6. Hey all, a new RQ Design notes is now up at the Chaosium page: http://www.chaosium.com/blog/designing-the-new-runequest-part-10/ ------- Good news RuneQuest fans - the manuscript for the core rules of RuneQuest has now been passed over to Jason Durall for copy editing! Jason's been informally involved with the design team from the beginning as a sounding board, but now he's taking on a very active role (including correcting any of the many mistakes and errors that may have snuck in as I finalized the draft). He'll also be writing the rules examples based on the ongoing character saga within the book. So, what's in the final manuscript? The core rules include character creation, homelands, runes, passions, rune magic and cults (I think there are 17 short cult write ups in the core rules, plus 2 spirit cults), spirit magic, new spirit combat rules, new shamanism rules, new sorcery rules (including notes on Malkionism, Aeolianism, and Lhankor Mhy sorcery), wealth and occupation rules, and material on running seasonal campaigns. Plus plenty more. Right behind the core rules is the Glorantha Bestiary, which has over 60 species statted up, 4 or 5 short cult write-ups (including Kyger Litor, of course), and creating adventurer information for 6+ species (and enough information to wing it with almost all the other Elder Race entries). The third core RuneQuest book is the Gamemaster Book, which includes HeroQuesting information, rules on Heroes (with a capital H), Chaos, Illumination, more short cult writeups (including the Red Goddess, with brand new Lunar magic), magic items, loads of encounters, and 3 or 4 scenarios (by Chris Klug, Jason Durall, MOB, and myself). That's a lot of stuff. That's why we've decided to divide the new rules into three books, because that way we could put out everything we wanted to, and keep each book a reasonable length. And for me, I always prefer having a separate Bestiary from the core rules, and although I am a huge fan of having starting scenarios immediately available, I do think they are better not in the "players book". So I kind of snuck at two bombshells in there, didn't I? First is that the new sorcery system is written. It is NOT that of RQ3 (or even Sandy's sorcery rules). It is much easier and way more Gloranthan than the RQ3 rules. And it will be the likely subject of the next design notes. But the other bombshell is the new rules for playing or running Heroes in RuneQuest. Heroes gain an increasing presence in the otherworld, which becomes a tremendous source of power, but also requires that the hero be worshiped to maintain it (that worship can be regular or propitiatory). A hero can return from the dead, and can gain other abilities such as unaging as a result of heroquest gifts. Heroes no longer need to be "super-skilled" - their "Hero Soul" and heroquest gifts enables them to do remarkable things, even if their actual skills are in the range of a Rune Lord or Priest. And that too will likely be the subject of a future design note!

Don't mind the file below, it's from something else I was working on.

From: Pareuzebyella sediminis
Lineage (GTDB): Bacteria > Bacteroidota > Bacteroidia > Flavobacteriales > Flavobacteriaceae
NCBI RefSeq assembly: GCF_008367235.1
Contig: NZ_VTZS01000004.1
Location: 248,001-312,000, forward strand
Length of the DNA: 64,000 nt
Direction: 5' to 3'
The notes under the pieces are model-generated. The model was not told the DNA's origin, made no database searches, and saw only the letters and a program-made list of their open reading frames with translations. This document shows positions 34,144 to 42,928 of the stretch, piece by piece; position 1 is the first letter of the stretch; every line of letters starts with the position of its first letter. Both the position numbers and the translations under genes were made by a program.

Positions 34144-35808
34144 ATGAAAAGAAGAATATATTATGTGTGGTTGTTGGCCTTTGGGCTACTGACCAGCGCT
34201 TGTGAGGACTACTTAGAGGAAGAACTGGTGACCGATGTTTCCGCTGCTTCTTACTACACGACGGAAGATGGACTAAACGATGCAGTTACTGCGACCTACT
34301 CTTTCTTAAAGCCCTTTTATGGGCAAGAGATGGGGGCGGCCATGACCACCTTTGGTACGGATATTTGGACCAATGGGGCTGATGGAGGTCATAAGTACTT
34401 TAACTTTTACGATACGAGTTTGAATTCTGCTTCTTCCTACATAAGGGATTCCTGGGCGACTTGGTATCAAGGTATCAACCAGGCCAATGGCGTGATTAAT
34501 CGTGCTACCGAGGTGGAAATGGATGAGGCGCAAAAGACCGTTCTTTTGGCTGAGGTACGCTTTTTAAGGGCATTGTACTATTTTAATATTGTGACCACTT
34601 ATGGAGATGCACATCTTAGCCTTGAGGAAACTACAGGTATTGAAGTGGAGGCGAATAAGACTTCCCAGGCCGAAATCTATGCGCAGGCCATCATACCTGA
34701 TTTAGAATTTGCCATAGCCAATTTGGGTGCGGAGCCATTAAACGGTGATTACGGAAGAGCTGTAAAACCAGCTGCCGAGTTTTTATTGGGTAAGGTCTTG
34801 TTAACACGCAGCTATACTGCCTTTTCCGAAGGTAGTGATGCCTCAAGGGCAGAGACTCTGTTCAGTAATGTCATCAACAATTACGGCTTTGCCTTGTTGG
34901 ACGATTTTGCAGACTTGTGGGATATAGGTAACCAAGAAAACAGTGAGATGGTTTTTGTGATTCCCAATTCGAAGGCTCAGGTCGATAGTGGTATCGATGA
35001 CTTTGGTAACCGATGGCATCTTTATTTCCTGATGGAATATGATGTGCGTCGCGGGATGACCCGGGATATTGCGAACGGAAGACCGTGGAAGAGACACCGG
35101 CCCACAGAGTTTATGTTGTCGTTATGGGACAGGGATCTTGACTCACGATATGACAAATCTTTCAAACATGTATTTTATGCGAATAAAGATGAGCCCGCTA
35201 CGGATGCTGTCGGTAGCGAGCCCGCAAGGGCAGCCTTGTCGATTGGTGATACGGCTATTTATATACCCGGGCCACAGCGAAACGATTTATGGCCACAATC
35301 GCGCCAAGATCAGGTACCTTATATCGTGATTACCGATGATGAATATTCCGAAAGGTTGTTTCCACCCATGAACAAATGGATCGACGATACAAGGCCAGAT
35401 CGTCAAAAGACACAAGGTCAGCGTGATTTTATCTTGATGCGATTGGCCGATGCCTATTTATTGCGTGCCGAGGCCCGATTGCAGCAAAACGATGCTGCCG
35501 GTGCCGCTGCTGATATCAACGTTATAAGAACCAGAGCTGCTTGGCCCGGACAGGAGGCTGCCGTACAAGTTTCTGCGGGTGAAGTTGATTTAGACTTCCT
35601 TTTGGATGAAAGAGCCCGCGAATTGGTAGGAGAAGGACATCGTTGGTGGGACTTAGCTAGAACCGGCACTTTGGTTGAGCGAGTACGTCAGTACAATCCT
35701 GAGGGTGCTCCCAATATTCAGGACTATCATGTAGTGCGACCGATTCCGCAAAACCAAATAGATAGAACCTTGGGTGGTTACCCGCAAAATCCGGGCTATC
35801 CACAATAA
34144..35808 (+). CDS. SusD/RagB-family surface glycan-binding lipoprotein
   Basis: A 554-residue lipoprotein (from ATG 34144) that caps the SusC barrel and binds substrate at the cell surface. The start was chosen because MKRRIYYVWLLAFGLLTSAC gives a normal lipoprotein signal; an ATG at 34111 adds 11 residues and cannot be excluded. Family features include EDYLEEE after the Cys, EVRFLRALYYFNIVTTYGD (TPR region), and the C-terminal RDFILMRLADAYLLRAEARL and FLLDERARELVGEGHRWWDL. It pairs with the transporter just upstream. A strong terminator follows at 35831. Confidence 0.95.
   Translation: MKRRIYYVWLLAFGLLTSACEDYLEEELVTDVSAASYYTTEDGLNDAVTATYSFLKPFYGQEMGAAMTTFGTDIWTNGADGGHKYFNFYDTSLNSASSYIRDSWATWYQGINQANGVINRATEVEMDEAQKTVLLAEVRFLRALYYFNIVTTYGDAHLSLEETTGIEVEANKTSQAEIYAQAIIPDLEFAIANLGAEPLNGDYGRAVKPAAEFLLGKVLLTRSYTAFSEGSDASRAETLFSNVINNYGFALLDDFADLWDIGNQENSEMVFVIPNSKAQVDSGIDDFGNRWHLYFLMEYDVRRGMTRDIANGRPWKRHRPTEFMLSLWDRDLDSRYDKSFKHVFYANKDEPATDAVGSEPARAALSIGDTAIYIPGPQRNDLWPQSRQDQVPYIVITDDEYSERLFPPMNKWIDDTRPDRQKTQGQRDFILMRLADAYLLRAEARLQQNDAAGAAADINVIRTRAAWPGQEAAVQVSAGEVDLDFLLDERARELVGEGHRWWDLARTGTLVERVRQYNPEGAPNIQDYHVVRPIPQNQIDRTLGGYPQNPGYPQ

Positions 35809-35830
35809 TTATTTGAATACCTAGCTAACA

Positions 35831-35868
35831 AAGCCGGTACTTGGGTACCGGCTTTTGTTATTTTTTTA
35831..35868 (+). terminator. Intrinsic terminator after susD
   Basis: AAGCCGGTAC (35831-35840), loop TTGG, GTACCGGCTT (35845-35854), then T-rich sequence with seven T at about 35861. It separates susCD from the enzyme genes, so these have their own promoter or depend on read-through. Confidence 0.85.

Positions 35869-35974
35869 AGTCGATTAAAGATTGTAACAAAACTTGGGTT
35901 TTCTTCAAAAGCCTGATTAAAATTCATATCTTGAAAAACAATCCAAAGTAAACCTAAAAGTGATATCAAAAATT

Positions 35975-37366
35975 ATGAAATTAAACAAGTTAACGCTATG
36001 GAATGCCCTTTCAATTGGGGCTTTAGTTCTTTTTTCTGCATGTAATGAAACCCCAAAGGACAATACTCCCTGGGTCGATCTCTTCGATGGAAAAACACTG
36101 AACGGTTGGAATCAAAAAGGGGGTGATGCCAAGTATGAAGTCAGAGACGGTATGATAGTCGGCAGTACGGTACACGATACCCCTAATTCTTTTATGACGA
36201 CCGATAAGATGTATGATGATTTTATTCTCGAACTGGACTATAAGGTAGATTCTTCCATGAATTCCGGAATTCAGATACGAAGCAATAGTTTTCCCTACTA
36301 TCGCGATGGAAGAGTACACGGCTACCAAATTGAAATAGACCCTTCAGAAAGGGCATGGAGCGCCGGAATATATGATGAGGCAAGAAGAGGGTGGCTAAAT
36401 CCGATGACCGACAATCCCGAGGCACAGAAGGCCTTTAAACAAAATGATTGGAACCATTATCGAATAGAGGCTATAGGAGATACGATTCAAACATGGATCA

7. As we celebrate 50 years of Glorantha, this profile of Greg Stafford by Allen Varney from 2009 is well worth a look. Recently described as "the grand shaman of gaming" by Robin Laws, this article even has a fascinating postcript in which Varney asks Greg to give an inventory of his current tattoos (long ago, it was a standing joke at Chaosium that every employee had to have at least one tattoo). Greg does so, with great sincerity, outlining the mythic significance of his body art (with photo! - "I can fairly say it is nothing like anything The Escapist has ever published", says Varney.) http://www.escapistmagazine.com/articles/view/tabletop/columns/days-of-high-adventure/6709-Greg-Stafford-Mythmaker.3
  8. Wow, check out the new figure teaser trailer for the forthcoming The Gods War - they look amazing, and there's still time to sign up to get the Arachne Solara figure free!
  9. At Gen Con we'll be celebrating the 50th Anniversary of Glorantha at a special seminar on Friday at 7pm. That's right (as you all here would know), Greg Stafford's iconic gaming setting Glorantha is a half-century old, going back so far it even predates RPGs! Greg will be there, as will Sandy Petersen and the Moon Design team who won the Diana Jones Award last year for the monumental 2 volume Guide to Glorantha, along with many other writers and artists who've helped share and create Stafford's mythic universe over the decades. A feature of the event will be showcasing the new Chaosium edition of RuneQuest, currently in the final stages of development, which anchors the rules back into the Glorantha setting after two decades away as generic rules. https://www.gencon.com/events/86379
  10. http://mentalfloss.com/uk/animals/31011/10-quacking-facts-about-ducks Hmmm, using the old RuneQuest Rumour Table key (Griffin Mountain), for Gloranthan Ducks, I would say: 1. R, 2. T, 3. B, 4. M, 5. T, 6. T, 7. F, 8. B, 9. R, 10. M
  11. Hi all, Any know of a computer program out there for creating weather data on a week or season basis based off the chart on page 5 of Griffin mountain? Thanks
  12. Hi all, Any know of a computer program out there for creating weather data on a week or season basis based off the chart on page 5 of Griffin mountain? Thanks